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My first bass cabinet...?

Discussion in 'Amps and Cabs [BG]' started by kasuals, Aug 1, 2001.


  1. kasuals

    kasuals

    Jul 20, 2001
    Seattle, WA
    I beseech thee o' wise bass gurus... :)

    I am purchasing my first bass cabinet in the coming week. To be honest, I'm not too sure what to do... I hear alot of hearsay about all these cabinets... and I know that trying them out is the best way to find out what I like, but unfortunately I don't really have that option.

    I'm restricted by budget, and I don't really have the luxury of going down to my corner music store and trying out a bunch of different cabinet setups. I'm curious about a no-name company (or at least I've never heard of them) who make cabinets. I found a 4x10 cab for under $170. Now, I know that for the price, it probably isn't the best, but I'm really workin' on a tight budget. I was wondering if anyone could give me a personal opinion(s) on the following cabinet:

    http://www.speakerhole.com/Store/product/view.cfm?ProductID=662

    Any input would be great... I'm just kind of jumping into this, and I'd like to make sure I at least have some idea of what I'm doin' ;)
     
  2. Hmm.. i'd advise you to be causious..

    $ 170 for an 800w cab ? hmm.. personally i don't trust it that much.. :(
     
  3. Hello Kasuals and welcome to Talk Bass.

    I've visited the URL you suggested. On the face of it the cabinet looks OK: really quite good, in fact. There must, I feel, be a note of caution as AlodoX says. I don't know what $170 is in £UK but I can't help thinking that their price for this cab is amazingly cheap. That in itself doesn't make it a bad deal but......

    I'd ask what brand / model of drive units they use, and the length and diameter of the port as shown in cab centre, the thickness of timber used, etc. Then try to raise, bgavin, on theses boards. He's a speaker cab guru and would be able to work out if the cab's likely to be any good.

    Having said all that, if you're on a tight budget and you're not going to be driving the cab that hard (say 100 / 200 watts) then I really can't see there being that much of a problem.

    If you get one let us all know your views.

    Rockin John
     
  4. kasuals

    kasuals

    Jul 20, 2001
    Seattle, WA
    Thanks guys. I appreciate it. I'm getting more information on it as we speak. :)

    Question though... what are some good resources for learning the electronic theory that goes into cabs/amps? Like dealing with ohms, etc.? I'd really like to have a basic understanding.
     
  5. mikemulcahy

    mikemulcahy

    Jun 13, 2000
    The Abyss
    Just research some of the older threads here. You can learn volumes form what has been posted in the last year. I know I have. If you cant find what you want to know, which I seriously doubt, there are plenty of great resource people here that will be happy to point you in the right direction.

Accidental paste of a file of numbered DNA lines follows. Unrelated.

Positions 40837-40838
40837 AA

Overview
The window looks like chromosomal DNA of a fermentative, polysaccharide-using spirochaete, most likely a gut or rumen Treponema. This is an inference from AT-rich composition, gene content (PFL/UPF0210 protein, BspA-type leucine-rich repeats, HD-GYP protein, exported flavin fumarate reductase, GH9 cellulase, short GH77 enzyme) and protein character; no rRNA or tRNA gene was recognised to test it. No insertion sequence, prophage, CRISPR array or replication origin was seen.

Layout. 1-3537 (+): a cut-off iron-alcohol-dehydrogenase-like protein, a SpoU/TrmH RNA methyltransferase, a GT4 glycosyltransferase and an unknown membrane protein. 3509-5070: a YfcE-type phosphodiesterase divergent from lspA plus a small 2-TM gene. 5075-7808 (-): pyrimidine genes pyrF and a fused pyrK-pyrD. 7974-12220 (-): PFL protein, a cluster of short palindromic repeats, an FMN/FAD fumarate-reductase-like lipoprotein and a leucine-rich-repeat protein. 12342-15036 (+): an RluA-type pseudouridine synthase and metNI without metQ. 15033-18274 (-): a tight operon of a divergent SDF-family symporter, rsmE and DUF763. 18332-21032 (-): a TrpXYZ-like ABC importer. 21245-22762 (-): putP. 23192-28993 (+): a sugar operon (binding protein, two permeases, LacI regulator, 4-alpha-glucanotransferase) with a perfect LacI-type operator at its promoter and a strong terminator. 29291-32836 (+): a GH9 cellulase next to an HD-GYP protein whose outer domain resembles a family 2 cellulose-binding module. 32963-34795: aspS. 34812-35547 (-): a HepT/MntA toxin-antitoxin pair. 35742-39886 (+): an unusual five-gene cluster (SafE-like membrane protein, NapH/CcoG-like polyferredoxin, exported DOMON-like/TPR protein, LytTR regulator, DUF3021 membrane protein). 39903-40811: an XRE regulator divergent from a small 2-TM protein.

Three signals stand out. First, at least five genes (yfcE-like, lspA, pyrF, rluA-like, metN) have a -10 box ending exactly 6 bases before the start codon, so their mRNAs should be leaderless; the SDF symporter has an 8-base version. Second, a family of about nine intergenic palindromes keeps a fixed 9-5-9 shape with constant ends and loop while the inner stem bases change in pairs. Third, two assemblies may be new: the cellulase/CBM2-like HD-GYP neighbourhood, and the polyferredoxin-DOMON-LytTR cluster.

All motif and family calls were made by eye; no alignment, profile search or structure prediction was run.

Good luck and welcome to TB!


    Mike
     
  6. $170 = £ 117 :D

    that's amazingly cheap for a 4x10 800w cab 'er ?
    i mean... i paid Dfl 1795 ( about £ 500 / $ 700 ) for my 4x10 500w cab ( Eden CX410 ).... if you get my point..
     
  7. Cat

    Cat

    Apr 5, 2000
    Penn State
    wow no! 170 pounds is like $350-$400 or so, which is low end but not quite in the crap range as far as 4x10's go.

    but why do you say you don't have the luxury to try out different cabs at a music store? it would be a huge mistake on your part to not do so, IMO.
     
  8. Kasuals, I've got to go with Cat on this: it REALLY WOULD be best to try cabs out first. But if you can't, you can't. Other than trying my earlier suggestion I can't think how else you can proceed. Unless you just want to jump in and buy it, of course.

    To your second point, you cannot make any progress with electrical theory (which, of course, includes electronics) until you have a working knowledge of Ohms Law. Fortunately, Ohms Law is relatively simple. It takes in 3 variables:

    Potential Difference in Volts - designated V; Current in Amps - designated I; Resistance in Ohms - designated R.

    It works such that if you pass exactly 1 Amp through a resistance of exactly 1 Ohm you will get exactly 1 Volt dropped across that resistance. Arithmetically, that equates to:-

    V=IxR

    That little sum can be rearranged in two more ways:- R=V/I and I=V/R

    Learn that well and you've gotten one foot on the ladder.:D

    Why not try your local library for help in this direction, too.

    Good luck.

    Rockin John
     
  9. Matthias

    Matthias

    May 30, 2000
    Vienna, Austria
    Try a search on speakerhole - you will find about 3 threads or so
    Matthias